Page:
Here’s the setup when things first came. Aww, double date!

This was absolutely delicious – it was a soy sauce mix thing on the condiment bar they had and I couldn’t get enough of it. I think it was made of soy sauce, fish sauce, a pinch of chili oil, plus the raw sesame seeds and scallions.

Of course soup has this tendancy of filling me up only so much, and by 8:30 or so I got the munchies again. So we ordered sushi from Yu Ka, a place that delivers to Manhattan Maka’s building. Don’t ask me where it is – I’m glad I remembered the name, but upon using the google I’ve found that it might also have all you can eat sushi, and if that is the case bring it ON because this was some of the best sushi I’ve eaten in a long time.

CVS is pointing out our awesome spread for something like $30 with delivery. They include a 12.5% delivery fee but ask that you don’t tip the delivery guy at all. Ok, cool with me.
Left to right: spicy tuna roll – oholyfuckthisburnslikeyouwouldn’tbelieve hot. Seriously – no nothing to calm down the sriracha. Not my favorite. It was also huge and hard for me to eat. The boys took one for the team on this one. Actually, the took a lot for the team since I tend to order for 3-4 people, and this fed us all nicely. I tend to order a lot and poop out about 1/4-1/3 of the way through. But I like seeing a lot of sushi!
Yellowtail and scallion roll. Chicago Velevet Smoove ordered this one – really fresh and tasty.
Salmon and Avocado roll – yummy! Can’t go wrong with this, and they used ultra creamy avocado in the roll.
Rice and salad, miso soup
Sashimi regular – $12.50 for 15 pieces of super-fresh goodness. Dear goodness, I am talking Saso’s quality good, and probably even better. Damn you lucky Manhattanites for being surrounded by top quality sushi! The only meh of the bunch was the unseared tuna that was lean as all heck and really hard for me to chew. Manhattan Maka said it’s probably because UES-ers really like their food lean. The salmon though – oh baby. Some of the best salmon I’ve ever had. Huge slices of butter, unctuous goodness. I am so going back here.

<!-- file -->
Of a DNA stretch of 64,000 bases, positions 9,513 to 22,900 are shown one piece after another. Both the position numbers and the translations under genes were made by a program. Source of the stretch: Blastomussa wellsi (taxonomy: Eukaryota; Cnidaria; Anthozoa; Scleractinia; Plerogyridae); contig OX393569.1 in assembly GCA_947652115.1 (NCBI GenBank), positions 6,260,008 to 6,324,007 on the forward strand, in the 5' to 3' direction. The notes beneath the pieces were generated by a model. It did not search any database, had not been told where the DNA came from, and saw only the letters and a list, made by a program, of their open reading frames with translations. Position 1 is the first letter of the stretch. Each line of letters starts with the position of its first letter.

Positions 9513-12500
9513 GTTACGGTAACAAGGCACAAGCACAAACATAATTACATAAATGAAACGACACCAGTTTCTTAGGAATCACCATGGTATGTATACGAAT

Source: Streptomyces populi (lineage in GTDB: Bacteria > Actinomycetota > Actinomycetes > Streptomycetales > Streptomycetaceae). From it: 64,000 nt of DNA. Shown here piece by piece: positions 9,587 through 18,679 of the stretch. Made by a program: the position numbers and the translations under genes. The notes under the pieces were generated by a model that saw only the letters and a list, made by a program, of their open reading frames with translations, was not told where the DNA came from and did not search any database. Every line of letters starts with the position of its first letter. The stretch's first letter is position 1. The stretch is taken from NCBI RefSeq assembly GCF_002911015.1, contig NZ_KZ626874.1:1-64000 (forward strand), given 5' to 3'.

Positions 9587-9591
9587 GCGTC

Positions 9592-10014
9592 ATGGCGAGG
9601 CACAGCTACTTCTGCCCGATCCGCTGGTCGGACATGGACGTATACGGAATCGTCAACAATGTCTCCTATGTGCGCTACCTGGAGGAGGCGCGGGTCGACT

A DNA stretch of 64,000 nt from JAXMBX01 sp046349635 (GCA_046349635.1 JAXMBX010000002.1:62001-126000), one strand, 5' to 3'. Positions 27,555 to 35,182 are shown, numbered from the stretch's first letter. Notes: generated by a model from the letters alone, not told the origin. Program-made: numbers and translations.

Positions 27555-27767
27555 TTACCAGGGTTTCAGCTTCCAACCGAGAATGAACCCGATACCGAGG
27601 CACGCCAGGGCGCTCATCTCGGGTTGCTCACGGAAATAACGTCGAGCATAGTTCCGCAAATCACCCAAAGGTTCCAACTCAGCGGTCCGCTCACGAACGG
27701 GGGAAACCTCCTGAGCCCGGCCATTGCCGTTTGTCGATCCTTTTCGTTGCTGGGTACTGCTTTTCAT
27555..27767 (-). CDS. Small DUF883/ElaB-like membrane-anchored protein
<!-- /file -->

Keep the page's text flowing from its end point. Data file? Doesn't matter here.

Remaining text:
The next morning we had to leave and we went to a diner on 79th street that was closing that day. It’s weird to be in a place that is closing that day. A lot of the staff looked really sad, like they were losing a friend. Our waiter was really nice and our food came out very quickly. I got 2 eggs over easy, home fries and sausage for $5.95. Yummy! Nice crisp sausage links with a bite to them, and easy on the fennel.

We putzed over to Penn Station and had some time to walk around when Albany John spotted another Fay Da! Woo hoo! This one also had a hot bar, but I went straight for the buns again, getting a coconut and cream filled one (fucking AWESOME), cheese bun, more pork puffs (but here they were $1.50 each – yipes!) and a fresh mango filled mochi ($0.95). I need more of these mochis.
The megabus was a little late, but we all boarded and were soon on our way to Albany. We got dropped off at the ‘old’ bus stop in front of the rail station even though the website says differently, and the driver was adamantly telling all the passengers that they would be picked up there as well. Oi, I hope they all make their bus back!
Then we went home and made fantabulous food while drinking gin and tonics and I polished off the rest of the Fay Da goodies. And that is how you do NYC on the relatively cheap!